According to Igorot culture, there was a benefit for hanging a coffin which is to keep the soul closer to heaven and placing them in a better position to watch over their families. Family members wanted to carry the corpse to the coffin at the cliff edge in order to be contaminated by the bodily fluids which they believed to contain the talent and luck of their dead relative. The corpses in the coffins were dressed in family colours to ensure their souls were recognised by their ancestors in the next life. Sometimes there is a chair hanged with the coffin, which might be the one in which the body stayed after passing, as part of the ritual.
Our main reason to go to Sagada was to investigate the rice production combined with the cultural life in the villages. On our way to Fidelisan village we found out that from here we could go just with a guide and pay the village fee in order to contribute to the maintenance and development. So we had to continue our way with Gloria, our guide.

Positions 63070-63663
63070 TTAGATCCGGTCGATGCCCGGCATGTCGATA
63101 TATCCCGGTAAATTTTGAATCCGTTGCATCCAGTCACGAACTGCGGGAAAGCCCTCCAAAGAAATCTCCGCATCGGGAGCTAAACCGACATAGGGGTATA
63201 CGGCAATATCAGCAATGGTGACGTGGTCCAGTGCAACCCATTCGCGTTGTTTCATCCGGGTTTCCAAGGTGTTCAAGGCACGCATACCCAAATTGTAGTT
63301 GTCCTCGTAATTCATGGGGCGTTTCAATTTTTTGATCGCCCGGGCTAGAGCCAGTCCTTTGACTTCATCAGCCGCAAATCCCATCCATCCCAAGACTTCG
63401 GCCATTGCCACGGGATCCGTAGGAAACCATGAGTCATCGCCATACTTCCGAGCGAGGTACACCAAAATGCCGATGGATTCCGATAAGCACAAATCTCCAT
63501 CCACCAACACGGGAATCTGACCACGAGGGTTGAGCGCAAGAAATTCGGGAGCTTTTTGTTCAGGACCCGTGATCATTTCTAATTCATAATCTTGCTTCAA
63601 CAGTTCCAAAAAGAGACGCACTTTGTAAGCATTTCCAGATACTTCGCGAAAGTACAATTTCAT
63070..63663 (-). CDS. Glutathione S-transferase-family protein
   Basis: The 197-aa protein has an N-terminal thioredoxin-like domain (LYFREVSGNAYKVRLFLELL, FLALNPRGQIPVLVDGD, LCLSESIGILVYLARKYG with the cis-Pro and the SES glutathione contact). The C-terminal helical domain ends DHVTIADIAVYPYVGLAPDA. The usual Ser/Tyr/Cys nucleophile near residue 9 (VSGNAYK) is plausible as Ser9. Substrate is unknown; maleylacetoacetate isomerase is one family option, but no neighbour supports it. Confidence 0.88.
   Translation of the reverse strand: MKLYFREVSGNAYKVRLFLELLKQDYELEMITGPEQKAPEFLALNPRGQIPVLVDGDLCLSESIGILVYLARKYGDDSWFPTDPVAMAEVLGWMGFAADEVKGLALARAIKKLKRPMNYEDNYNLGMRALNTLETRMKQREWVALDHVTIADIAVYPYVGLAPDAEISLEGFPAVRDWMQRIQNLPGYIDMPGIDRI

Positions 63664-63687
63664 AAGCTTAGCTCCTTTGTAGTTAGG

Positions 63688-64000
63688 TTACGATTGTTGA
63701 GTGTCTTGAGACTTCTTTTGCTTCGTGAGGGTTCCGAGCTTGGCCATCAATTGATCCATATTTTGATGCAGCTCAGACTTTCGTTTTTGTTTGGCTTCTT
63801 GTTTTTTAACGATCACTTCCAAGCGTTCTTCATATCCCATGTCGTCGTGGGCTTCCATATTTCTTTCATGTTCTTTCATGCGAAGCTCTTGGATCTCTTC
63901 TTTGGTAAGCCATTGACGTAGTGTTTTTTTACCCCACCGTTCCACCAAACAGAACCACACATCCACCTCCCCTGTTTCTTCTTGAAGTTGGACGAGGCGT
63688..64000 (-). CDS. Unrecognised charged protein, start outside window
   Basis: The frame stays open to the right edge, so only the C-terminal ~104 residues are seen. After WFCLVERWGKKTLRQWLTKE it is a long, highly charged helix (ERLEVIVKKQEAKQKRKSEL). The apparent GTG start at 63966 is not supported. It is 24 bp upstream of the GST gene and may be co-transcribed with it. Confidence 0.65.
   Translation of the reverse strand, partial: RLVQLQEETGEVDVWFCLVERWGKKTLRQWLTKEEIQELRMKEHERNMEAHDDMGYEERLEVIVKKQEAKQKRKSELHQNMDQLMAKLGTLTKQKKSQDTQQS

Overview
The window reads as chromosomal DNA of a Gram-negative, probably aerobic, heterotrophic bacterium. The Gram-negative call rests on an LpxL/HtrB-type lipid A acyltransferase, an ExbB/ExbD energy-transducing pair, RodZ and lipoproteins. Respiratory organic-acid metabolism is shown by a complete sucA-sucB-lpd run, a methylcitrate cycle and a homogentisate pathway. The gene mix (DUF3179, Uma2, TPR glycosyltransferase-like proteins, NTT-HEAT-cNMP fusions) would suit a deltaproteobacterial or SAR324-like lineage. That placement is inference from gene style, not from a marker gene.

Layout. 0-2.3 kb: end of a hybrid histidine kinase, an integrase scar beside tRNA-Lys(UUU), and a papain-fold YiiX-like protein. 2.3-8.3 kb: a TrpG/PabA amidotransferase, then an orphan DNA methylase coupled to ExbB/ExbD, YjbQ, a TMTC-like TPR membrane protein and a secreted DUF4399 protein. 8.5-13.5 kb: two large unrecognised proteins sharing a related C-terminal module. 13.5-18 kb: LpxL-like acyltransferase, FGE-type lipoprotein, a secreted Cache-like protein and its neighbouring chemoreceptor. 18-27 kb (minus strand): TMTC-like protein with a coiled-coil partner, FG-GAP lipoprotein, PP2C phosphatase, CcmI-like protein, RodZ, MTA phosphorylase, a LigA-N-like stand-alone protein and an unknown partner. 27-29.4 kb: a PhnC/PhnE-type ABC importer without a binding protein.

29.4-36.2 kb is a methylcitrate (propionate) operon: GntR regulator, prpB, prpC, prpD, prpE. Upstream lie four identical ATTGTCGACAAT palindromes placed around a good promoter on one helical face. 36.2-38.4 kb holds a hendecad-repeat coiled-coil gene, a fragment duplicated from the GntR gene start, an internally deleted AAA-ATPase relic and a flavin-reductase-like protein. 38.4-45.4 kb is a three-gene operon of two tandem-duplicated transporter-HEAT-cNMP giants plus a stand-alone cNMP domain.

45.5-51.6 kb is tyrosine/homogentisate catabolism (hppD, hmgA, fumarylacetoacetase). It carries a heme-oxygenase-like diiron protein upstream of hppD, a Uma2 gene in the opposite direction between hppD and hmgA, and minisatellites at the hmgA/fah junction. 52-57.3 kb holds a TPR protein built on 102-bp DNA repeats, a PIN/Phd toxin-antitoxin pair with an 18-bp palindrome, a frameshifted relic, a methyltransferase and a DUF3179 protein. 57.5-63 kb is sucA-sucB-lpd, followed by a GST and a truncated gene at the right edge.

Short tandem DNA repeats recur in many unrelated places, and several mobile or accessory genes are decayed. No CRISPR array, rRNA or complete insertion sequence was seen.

It was an easy and nice walk down to the village just some 4000 stairs.
Our trip led us through the rice fields. Gloria explained us that everybody in the village owns a piece of land to grow their own rice. Some people have more land, others less and this land is inherited from one generation to another. With one harvest a year, Gloria can just feed her family for 3 months. The rest of the year she has to buy rice (in the Philippines everybody eat rice at breakfast, lunch and dinner). Everyone in the village is producing rice for their own families. Meanwhile we were walking thought the rice fields we could see people carrying wood from the top of the mountain to the village to build new houses and also a pig (alive) for a party in the village.